Reply
    • Jen

      Oh that’s so great to hear! Carrie really knocked it out of the park on this one, she did all the design and photography as well as the knitting pattern. <3

      Reply
  • Patricia Matheus Ribeiro

    Hi Jen, I’ve just received the book and it’s stunning! I can’t wait to start. I’m a real beginner at sewing, and I’ll probably need help from a teacher to finish the tunic, but I still wanna try. Ive knitted a couple of cardigans, but those in the book are more complex. I could not understand the instructions. Will you be doing a knit along as well? Tks a lot, I love your work

    Reply
    • Jen

      We’ll be doing a full sew-along over here on the blog for the tunic so you might be able to follow that and be alright! I’ll be knitting the cardigan along with the make-along but I won’t be hosting a knit along. If you have specific q’s about the pattern you can definitely email Making (I believe their contact info for pattern support is in the book) or I can try to help though I’ll be knitting it for the first time. I also think a lot of top down sweaters are the type of thing where if you just go along things kind of become clear where if you read ahead it’s like OMG WHAT IS ALL THIS INFO, if you know what I mean. At least that’s how I always feel being a knitter who prefers knitting flat and seaming.

      Reply
  • Lili Christensen

    I really wish the patterns went up to larger sizes than a 44 inch bust. There are many of us who would love to make these in 2x and 3x size range. We need nice clothes also. Please?

    Reply
    • Jen

      We would love to expand our size range eventually but at this time it’s just not financially possible for us. And when I say that, I’m not saying that it wouldn’t be financially worthwhile, but that we need more resources so that we can do it right and create a good block, then draft based on that. We have started researching but things take time when you’re a very small business with no outside income and its important for us to really do it right if we’re going to do it.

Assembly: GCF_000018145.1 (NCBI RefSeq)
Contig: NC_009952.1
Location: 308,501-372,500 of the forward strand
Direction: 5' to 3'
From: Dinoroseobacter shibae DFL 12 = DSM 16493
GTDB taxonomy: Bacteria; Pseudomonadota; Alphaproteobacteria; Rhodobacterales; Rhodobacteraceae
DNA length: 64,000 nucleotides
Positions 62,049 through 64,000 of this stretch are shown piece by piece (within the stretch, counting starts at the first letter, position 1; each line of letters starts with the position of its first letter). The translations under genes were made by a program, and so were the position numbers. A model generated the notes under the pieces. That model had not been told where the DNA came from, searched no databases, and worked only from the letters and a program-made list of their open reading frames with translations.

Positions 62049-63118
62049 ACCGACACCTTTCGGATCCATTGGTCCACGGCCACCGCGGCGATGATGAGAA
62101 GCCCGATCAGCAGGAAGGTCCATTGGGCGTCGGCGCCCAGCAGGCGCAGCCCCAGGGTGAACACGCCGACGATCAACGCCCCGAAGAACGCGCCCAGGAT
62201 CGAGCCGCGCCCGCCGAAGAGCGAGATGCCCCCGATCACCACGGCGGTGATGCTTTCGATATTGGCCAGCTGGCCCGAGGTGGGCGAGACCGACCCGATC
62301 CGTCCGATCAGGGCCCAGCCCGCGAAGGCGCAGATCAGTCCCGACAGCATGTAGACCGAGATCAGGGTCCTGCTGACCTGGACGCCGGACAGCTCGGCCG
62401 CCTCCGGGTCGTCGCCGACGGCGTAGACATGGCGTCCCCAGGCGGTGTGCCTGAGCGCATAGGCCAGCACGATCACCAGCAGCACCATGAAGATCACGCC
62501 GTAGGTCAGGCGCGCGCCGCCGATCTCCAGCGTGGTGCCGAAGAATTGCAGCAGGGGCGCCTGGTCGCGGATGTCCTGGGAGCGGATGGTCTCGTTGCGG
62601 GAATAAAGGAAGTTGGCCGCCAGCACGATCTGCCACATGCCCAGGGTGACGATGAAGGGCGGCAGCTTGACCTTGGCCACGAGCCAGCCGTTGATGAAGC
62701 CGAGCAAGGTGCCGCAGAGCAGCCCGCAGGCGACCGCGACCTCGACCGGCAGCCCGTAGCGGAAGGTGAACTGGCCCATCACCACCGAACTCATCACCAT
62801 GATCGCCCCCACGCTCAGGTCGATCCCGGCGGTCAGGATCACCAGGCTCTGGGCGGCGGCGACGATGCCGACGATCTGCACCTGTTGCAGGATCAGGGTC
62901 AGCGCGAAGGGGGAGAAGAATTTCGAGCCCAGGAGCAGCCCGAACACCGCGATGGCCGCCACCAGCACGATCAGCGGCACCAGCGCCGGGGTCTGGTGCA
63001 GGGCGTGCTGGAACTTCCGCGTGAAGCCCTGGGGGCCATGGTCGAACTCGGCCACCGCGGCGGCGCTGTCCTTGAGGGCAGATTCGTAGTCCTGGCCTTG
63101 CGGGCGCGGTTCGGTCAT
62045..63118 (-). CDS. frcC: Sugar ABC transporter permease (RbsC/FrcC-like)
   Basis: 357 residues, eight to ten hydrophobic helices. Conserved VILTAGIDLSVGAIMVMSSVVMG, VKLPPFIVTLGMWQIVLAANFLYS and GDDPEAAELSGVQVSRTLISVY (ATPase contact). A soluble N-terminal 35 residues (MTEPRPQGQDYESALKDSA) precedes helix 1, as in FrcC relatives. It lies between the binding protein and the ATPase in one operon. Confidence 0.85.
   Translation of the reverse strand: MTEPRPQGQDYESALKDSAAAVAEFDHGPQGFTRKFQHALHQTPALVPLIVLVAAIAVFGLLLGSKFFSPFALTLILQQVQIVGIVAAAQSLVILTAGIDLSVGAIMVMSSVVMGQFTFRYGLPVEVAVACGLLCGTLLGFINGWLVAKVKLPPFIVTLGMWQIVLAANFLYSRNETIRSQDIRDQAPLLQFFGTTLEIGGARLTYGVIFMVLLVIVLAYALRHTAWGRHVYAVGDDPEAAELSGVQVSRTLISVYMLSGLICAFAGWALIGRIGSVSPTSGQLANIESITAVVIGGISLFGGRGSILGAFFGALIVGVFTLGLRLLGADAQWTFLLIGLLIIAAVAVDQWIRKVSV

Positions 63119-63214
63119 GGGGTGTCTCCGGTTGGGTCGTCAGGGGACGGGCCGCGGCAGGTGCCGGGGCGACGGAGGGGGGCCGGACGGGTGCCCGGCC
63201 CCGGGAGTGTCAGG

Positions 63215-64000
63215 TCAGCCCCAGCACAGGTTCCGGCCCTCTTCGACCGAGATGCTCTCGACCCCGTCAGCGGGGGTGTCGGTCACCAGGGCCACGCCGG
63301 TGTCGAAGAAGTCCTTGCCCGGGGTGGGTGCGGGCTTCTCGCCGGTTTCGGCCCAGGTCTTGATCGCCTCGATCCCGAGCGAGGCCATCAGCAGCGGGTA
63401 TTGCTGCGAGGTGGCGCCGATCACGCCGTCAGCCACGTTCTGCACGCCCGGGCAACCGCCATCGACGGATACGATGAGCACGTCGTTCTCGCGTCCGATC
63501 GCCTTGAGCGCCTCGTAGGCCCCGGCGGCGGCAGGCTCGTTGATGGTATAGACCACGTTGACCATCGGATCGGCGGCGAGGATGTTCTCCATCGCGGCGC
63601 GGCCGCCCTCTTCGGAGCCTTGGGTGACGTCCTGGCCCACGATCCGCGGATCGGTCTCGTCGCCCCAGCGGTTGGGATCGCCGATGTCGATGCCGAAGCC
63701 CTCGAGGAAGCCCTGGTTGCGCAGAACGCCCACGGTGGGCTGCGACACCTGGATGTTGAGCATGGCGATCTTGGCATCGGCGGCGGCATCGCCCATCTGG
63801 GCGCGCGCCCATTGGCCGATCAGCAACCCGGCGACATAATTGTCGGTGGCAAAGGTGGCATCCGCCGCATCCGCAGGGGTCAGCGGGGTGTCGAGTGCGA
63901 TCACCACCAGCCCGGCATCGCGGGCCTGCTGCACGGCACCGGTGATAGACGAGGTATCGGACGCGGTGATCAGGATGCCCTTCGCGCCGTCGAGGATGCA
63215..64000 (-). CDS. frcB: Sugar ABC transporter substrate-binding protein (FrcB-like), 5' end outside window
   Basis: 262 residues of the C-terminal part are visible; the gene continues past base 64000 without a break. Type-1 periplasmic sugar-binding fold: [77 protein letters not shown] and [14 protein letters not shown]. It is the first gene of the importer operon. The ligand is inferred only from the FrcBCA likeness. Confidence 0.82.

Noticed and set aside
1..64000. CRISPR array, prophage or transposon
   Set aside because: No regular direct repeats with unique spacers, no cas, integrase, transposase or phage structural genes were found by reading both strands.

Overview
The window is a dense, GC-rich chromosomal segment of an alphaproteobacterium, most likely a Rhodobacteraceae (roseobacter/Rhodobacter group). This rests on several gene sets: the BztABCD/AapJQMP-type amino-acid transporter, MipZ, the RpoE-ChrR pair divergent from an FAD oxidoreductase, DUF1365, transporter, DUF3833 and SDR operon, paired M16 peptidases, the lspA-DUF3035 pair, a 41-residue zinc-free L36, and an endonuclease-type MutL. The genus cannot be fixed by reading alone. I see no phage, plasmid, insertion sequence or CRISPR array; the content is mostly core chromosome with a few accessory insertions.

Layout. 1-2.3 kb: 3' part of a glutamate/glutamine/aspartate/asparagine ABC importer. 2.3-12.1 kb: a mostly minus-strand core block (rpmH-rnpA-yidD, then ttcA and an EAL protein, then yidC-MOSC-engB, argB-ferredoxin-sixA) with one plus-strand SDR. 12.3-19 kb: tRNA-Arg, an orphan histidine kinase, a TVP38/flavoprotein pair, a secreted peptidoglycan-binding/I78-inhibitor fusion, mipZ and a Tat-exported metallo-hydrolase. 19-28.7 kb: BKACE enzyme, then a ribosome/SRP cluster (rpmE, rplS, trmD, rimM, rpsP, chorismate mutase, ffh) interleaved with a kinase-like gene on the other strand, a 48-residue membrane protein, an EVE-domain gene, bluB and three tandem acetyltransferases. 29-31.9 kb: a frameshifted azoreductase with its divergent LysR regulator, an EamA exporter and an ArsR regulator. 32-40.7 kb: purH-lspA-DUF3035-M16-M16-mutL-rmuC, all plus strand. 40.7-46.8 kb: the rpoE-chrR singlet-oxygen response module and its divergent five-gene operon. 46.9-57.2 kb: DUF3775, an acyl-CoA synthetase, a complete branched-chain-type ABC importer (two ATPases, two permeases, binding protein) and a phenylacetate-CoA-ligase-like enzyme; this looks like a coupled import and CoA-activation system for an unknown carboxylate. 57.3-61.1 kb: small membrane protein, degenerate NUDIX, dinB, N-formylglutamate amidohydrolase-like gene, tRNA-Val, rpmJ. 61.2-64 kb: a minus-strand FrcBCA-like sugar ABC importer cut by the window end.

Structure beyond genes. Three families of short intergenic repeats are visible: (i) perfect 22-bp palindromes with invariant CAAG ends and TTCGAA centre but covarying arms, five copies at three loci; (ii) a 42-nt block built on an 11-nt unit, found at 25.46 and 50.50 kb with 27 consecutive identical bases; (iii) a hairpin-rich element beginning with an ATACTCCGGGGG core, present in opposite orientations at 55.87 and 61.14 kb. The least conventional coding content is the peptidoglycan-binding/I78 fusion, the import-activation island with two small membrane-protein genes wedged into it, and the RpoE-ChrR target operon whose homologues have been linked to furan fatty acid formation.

Reply
    • Jen

      There isn’t at the moment since it was designed as a set. The plan is to release stand alone PDF versions of the garments a year out from publication.

      Reply
  • Nancy Kaye

    Have already made one tunic, need more! I haven’t seen any photos of the split hem version with pocket. I think it would work though. Have you made a version with both pockets and split hem?

    Reply
      • Winnie

        This is good news, I was wondering the same thing. I made my first version with the pockets, but wanted to combine the convenience of having pockets with the ease and detail of the split hem!

        Reply
  • Jeanne Bernardin

    Baby sewer here asking a question ! Did basic sewing in past and used to cut ou pattern directly. However…

    The tunic pattern is printed on 2 sides and they are different…
    Does this mean I have to trace one side of the pattern on tracing paper?
    Does extra -mega-large tracing paper exist ? Or you just work at it sheet by sheet and tape them together ?

    I went to Staples ( a print shop) and their copy machine feeder does not copy that size paper (only up to 24×36 inches) and automatically cuts 2 large bands… The gentleman was really helpful and tried hard but… no success.

    How did you all ladies make it work in the most efficient way?
    By a second copy of Making (ha!ha!) vs tracing vs other method?

    Thanks fo your help,
    Jeanne

    Reply
    • Jen

      Yep, you’ll need to trace the pattern or print out the PDF that should have been emailed to you when you bought the pattern. We’ve since updated to include a copy shop file which you can take to staples. For books though it’s pretty standard to have the pattern printed on both sides of the sheet.

      Reply
      • Jeanne Bernardin

        Thanks for your help Jen!
        One more question: the only link I received for the Uniform book has a multi-paper pattern to print-tape-cut, and I don’t see a copy shop file. You mentioned an updated file for the pattern. How do I find it ? (I checked all my inbox and junkmail and do not see it. All I find is the link with Uniform_Madder_1(1) PDF.
        Thanks again and sorry for my confusion (I feel like the slowest of all to get started on this project when everyone as already done a muslin or a tunic or two!)

        Reply
  • Cindy L

    Hi Jenn, I have made a muslin for a tunic with sleeves. The fit is great everywhere except at the upper arm and armpit area of the sleeve. The fabric I used for the muslin is from an old sheet. I intend to use a light-med. weight linen for the real top. the weave of the muslin is quite tight. Do you think the linen will offer enough give or should I adjust the pattern. Thanks, Cindy

    Reply
    • Jen

      It’s really hard for me to say over the internet and I’d hate to lead you in the wrong direction. You might want to adjust slightly or try a muslin in a fabric that more closely mimics the actual fabric you plan to use.

      Reply